Culture

Meet the South Korean YouTube Stars Making a Living off ‘Dinner Porn’

If you’re enjoying #foodporn on Instagram, South Korea’s “Mok-Bang” will be easy to digest. This internet craze has been going on for some time now, and YouTubers seem satisfied filling their tummies — and pockets — in one sitting.

Mok-Bang combines the Korean words for “eating” and “broadcast,” Kotaku notes. These videos are all about people stuffing themselves live on camera, with food in unusual amounts laid on their dinner tables.

Mok-Bang’s origin is heavily debated, but speculation has it that celebrities eating on reality shows make viewers hungry.  Whether that feels good or not, we’re not so sure.

Interestingly, Mok-Bang is also associated with ASMR, primarily because of sounds made when eating. ASMR stands for Auto Meridian Sensory Response, the technical term for “brain tingles.”

These tingles come from many sources referred to as “triggers,” and the munching, chewing and licking of food count. Tastemade tells these sounds can bring someone to relaxation or sleep, providing a pleasurable experience.

However, ASMR does not affect everyone, Munchies explains. According to the outlet, only part of the population “gets” it, and because the science behind it is scarce, the idea is more subjective.

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But as seen in Mok-Bang’s success, more and more people appreciate the pleasure brought by watching someone else eat, whatever that pleasure is called. The trend also catapulted many into becoming “food pornstars,” each having his/her own style of engaging viewers.

Popular food choices include ramen, pasta, chicken, soup, vegetables, seafood, dessert and a whole lot more. Options are virtually endless, if you think about it.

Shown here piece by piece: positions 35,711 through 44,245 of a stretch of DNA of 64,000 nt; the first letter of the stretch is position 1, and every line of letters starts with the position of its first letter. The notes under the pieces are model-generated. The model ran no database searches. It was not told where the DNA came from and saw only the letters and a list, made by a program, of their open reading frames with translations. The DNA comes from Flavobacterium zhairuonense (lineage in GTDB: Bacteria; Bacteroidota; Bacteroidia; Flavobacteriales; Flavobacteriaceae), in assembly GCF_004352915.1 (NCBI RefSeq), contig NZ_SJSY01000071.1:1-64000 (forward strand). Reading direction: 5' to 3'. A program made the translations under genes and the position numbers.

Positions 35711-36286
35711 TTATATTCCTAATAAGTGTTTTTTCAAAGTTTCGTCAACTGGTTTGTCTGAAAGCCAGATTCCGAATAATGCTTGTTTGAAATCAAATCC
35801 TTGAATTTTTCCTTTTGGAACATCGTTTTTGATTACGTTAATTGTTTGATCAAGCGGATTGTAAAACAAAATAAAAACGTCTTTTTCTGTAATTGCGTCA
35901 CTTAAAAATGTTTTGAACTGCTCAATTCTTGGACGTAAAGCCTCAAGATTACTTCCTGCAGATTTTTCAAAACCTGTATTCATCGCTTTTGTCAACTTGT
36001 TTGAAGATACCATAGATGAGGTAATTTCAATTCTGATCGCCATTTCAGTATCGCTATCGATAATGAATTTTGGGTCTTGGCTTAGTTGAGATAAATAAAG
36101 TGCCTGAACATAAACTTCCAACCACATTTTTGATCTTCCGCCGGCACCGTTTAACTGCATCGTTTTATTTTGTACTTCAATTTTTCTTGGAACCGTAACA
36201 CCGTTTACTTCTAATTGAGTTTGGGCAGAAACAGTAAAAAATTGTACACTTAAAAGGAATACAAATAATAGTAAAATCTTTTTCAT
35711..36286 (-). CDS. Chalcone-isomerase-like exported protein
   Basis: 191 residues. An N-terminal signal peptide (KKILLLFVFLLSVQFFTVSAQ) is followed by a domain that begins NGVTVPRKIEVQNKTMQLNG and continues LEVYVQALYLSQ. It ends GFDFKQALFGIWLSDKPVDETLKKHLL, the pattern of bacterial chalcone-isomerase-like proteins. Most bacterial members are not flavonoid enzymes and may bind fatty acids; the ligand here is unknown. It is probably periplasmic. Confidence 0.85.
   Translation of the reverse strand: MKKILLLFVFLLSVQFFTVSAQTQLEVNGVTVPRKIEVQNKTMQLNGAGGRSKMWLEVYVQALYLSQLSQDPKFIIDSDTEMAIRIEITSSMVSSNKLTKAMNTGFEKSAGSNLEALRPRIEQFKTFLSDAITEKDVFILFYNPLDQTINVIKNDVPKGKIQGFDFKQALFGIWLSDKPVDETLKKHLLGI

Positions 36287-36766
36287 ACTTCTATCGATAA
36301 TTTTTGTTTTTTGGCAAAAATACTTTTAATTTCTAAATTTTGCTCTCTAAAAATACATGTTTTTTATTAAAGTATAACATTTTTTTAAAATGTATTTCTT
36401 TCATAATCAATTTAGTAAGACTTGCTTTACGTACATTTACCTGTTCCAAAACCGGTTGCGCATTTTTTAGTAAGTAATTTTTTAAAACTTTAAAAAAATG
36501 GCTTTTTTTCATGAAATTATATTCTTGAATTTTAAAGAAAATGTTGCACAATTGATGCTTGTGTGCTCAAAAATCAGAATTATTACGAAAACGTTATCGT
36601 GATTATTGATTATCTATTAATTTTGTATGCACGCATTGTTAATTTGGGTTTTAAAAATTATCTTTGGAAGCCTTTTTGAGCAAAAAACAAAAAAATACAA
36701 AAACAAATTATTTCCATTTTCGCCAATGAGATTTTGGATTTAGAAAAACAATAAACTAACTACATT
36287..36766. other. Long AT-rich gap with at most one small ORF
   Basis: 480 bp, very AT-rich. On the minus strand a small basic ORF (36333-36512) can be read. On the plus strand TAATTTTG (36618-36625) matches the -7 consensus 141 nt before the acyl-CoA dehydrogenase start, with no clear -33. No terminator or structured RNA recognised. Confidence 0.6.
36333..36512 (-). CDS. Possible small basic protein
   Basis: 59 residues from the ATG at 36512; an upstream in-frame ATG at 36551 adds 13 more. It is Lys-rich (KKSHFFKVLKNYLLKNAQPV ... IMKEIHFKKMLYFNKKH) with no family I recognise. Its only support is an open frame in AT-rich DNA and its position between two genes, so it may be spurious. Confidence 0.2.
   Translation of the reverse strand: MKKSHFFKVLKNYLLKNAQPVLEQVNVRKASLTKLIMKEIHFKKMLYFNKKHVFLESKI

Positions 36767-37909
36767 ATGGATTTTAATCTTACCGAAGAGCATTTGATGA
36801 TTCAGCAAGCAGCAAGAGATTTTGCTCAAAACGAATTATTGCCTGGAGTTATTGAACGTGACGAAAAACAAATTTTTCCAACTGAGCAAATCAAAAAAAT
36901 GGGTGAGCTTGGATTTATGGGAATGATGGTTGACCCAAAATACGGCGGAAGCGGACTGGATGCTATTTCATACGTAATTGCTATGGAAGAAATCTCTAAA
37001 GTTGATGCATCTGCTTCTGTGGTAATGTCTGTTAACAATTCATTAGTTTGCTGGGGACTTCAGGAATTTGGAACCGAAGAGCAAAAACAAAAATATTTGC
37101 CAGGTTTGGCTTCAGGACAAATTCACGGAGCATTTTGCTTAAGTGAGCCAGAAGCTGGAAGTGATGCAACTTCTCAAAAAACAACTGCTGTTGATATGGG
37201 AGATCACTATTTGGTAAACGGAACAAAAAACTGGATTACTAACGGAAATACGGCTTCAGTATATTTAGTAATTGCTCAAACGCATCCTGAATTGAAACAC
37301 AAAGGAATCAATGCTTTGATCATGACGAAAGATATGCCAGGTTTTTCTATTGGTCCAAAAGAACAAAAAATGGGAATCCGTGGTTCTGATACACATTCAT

It is not unusual for Mok-Bang performers to have long videos, since the first few minutes attempt to bring viewers into “the mood.” Good ambiance and visually-appealing food add value to the entire broadcast, the same way talking, whispering and eating do. ASMR is not all about sounds, after all.

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And the good news is, Mok-Bang performers earn from entertaining. Afreeca TV, a YouTube-like network, allows viewers to give live-streamers Star Balloons, its virtual currency. As per Kotaku, the currency is sold in denominations from $1 to $50.

Choi Ji-hwan, a 24-year-old Mok-Bang performer earns about $1,880 a month following expense deduction, Wall Street Journal reported in 2014.

The Diva, another popular live-streamer, quit her job at a consulting firm to focus on Mok-Bang. She earns $9,000 a month. Now that’s serious business. 

Some might find the booming trend difficult to grasp, but perhaps we can all agree on one thing: Happy eating!

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